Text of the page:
VettaFi Financial Futurist Dave Nadig appeared on Yahoo Finance to discuss the big year for ETFs.
“We had over 400 launches this year,” Nadig said, which he thinks could be a record. Looking at funds that launched this year, Nadig noted the Fairlead Tactical Sector ETF (TACK), which uses a sector rotation strategy and technical analysis. Since its launch in March, it’s beaten the S&P by about 10%. “It’s a hole in the marketplace, there’s not a lot of these actively managed, technical rotation type strategies out there,” Nadig said, noting that this has been several unusual equity launches this year, including the KPOP and Korean Entertainment ETF (KPOP) and the Harbor Corporate Culture Leaders ETF (HAPY).
Speaking about the continued uncertainty in the market, Nadig said, “Honestly, I think advisors are a little less optimistic than consumers.” Consumer sentiment has been rising, but advisors are continuing to make defensive plays. Quality, value, and dividend spins have been go-to strategies as advisors attempt to navigate the market. Funds like the JPMorgan Equity Premium Income ETF (JEPI) have been highly successful, putting up big numbers in both performance and inflows. Nadig also observed that the fifth biggest asset-gathering fund this year was a very traditional dividend fund, the Schwab US Dividend Equity ETF (SCHD). An ESG spin on SCHD also launched recently, the Xtrackers S&P ESG Dividend Aristocrats ETF (SNPD).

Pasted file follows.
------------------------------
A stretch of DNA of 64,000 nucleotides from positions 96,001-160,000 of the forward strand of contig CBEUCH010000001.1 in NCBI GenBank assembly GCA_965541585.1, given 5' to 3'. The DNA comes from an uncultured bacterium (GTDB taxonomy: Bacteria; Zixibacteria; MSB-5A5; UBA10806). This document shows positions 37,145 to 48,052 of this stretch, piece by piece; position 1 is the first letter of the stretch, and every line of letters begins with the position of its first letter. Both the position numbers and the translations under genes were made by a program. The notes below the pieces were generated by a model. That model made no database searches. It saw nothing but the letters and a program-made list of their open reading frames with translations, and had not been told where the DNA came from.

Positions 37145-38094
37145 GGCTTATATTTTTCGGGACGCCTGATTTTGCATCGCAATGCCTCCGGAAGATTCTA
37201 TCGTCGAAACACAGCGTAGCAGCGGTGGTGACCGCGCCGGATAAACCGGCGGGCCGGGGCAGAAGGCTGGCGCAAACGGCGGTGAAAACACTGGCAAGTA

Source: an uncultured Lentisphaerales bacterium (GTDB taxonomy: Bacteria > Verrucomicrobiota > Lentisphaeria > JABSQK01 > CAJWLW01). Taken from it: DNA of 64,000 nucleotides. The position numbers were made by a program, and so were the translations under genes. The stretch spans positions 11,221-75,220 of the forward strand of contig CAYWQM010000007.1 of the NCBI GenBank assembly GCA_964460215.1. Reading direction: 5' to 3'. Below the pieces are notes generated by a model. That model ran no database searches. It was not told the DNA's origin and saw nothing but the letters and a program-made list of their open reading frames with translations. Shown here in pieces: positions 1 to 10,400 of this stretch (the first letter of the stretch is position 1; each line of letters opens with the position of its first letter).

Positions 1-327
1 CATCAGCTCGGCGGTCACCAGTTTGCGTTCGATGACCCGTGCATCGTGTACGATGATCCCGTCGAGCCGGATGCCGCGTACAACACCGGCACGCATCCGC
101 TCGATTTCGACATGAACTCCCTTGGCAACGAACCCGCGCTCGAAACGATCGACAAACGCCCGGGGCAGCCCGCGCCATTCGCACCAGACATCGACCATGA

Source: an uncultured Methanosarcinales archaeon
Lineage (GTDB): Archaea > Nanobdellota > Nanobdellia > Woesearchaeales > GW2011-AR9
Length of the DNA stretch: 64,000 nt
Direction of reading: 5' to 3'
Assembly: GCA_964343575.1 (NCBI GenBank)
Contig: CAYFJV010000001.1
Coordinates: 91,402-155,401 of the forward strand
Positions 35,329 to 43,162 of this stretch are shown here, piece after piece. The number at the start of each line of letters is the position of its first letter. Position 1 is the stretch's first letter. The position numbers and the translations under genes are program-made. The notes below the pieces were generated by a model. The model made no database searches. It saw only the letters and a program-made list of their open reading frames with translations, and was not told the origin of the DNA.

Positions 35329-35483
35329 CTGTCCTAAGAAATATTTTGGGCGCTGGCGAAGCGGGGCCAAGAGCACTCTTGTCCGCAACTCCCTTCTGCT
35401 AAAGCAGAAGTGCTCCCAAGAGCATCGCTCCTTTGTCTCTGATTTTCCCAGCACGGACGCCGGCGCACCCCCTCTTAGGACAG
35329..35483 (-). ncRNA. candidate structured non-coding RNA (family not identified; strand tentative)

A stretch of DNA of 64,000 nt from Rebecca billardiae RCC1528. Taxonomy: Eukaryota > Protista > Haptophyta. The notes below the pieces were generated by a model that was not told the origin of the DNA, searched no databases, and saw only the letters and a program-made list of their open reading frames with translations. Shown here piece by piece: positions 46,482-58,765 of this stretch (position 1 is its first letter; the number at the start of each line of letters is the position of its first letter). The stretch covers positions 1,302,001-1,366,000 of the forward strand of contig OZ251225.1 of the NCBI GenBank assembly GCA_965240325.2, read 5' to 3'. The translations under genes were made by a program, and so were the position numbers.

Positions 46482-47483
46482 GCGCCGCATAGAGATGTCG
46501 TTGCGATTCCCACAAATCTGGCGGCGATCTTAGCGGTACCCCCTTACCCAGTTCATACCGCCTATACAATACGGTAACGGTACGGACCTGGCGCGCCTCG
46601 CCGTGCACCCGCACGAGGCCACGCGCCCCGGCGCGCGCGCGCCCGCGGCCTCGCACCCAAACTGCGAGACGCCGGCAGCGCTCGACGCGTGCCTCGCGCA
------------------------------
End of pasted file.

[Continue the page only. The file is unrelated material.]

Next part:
Geopolitics could continue to be a huge influence in the investment space next year, and Nadig noted that “the run-up on the U.S. dollar has made it very tough to be internationally diversified.” Of course, international exposure is critical in a well-diversified portfolio, so Nadig pointed to a developed market strategy in the Democracy International Fund ETF (DMCY) and the emerging market exposure in the Freedom 100 Emerging Markets ETF (FRDM). FRDM avoided exposure in China and Russia (even before the war) and both funds have managed to outperform by centering countries that are more democratic and less authoritarian.
Nadig also noted that investors should be skeptical of TIPS products right now, though TIPS themselves are interesting right now. “If you are looking for inflation plays, I’m not sure you should be looking at the bond market based on what we have going on over the last couple of years,” he said.